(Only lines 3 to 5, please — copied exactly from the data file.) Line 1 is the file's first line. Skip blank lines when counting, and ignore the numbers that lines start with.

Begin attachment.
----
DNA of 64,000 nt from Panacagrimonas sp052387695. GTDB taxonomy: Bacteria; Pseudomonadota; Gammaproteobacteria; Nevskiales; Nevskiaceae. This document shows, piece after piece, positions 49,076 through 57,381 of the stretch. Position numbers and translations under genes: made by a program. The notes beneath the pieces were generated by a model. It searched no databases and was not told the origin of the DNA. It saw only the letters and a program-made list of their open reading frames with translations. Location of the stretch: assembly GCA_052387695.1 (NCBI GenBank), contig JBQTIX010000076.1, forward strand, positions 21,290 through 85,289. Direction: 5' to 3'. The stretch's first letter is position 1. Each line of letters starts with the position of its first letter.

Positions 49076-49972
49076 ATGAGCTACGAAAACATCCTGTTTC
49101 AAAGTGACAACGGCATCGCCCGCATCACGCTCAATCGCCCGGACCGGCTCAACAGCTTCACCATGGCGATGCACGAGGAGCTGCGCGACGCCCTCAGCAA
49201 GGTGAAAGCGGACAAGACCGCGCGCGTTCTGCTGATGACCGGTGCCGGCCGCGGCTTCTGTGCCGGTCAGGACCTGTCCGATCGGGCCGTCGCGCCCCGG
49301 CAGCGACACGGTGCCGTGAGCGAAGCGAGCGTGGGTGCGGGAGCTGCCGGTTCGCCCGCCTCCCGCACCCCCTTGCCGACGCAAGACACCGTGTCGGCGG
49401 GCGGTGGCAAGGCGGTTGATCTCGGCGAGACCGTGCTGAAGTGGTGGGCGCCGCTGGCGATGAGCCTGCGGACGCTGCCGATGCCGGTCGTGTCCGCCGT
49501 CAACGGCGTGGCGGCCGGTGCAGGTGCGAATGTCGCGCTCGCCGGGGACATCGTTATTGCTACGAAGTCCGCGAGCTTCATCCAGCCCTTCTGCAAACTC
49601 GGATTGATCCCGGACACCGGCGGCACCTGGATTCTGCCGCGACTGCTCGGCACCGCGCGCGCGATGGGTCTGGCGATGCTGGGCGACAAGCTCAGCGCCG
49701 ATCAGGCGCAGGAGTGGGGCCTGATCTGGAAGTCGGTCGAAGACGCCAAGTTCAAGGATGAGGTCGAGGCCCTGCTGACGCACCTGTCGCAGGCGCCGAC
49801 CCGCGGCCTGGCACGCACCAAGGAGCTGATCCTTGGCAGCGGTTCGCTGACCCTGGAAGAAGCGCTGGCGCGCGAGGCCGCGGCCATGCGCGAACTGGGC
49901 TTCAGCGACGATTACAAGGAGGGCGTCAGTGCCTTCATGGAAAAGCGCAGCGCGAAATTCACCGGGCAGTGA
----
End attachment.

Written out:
49076 ATGAGCTACGAAAACATCCTGTTTC
49101 AAAGTGACAACGGCATCGCCCGCATCACGCTCAATCGCCCGGACCGGCTCAACAGCTTCACCATGGCGATGCACGAGGAGCTGCGCGACGCCCTCAGCAA
49201 GGTGAAAGCGGACAAGACCGCGCGCGTTCTGCTGATGACCGGTGCCGGCCGCGGCTTCTGTGCCGGTCAGGACCTGTCCGATCGGGCCGTCGCGCCCCGG